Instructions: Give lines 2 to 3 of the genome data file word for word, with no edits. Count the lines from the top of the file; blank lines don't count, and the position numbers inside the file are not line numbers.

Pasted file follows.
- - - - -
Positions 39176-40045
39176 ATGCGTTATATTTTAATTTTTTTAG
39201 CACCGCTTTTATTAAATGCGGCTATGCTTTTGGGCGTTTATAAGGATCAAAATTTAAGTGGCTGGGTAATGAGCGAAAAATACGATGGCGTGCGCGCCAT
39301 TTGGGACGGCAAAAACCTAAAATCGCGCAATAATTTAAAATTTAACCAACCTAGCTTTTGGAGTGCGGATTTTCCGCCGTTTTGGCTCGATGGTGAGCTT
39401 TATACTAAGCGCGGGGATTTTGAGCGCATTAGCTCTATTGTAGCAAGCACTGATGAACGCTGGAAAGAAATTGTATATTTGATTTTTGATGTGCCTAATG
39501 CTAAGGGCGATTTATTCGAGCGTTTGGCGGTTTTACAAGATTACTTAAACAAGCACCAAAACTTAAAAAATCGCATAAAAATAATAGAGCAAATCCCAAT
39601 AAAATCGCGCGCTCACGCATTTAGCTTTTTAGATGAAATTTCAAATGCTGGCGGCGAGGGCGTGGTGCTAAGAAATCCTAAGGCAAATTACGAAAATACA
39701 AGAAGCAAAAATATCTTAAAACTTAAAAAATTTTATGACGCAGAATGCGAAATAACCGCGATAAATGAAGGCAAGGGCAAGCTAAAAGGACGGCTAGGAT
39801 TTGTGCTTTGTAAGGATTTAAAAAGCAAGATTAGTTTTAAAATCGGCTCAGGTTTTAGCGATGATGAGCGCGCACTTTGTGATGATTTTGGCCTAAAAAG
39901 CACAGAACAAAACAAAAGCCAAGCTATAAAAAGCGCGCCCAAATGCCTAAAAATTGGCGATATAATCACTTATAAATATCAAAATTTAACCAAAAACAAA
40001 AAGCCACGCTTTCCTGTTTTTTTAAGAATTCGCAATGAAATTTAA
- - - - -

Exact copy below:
39176 ATGCGTTATATTTTAATTTTTTTAG
39201 CACCGCTTTTATTAAATGCGGCTATGCTTTTGGGCGTTTATAAGGATCAAAATTTAAGTGGCTGGGTAATGAGCGAAAAATACGATGGCGTGCGCGCCAT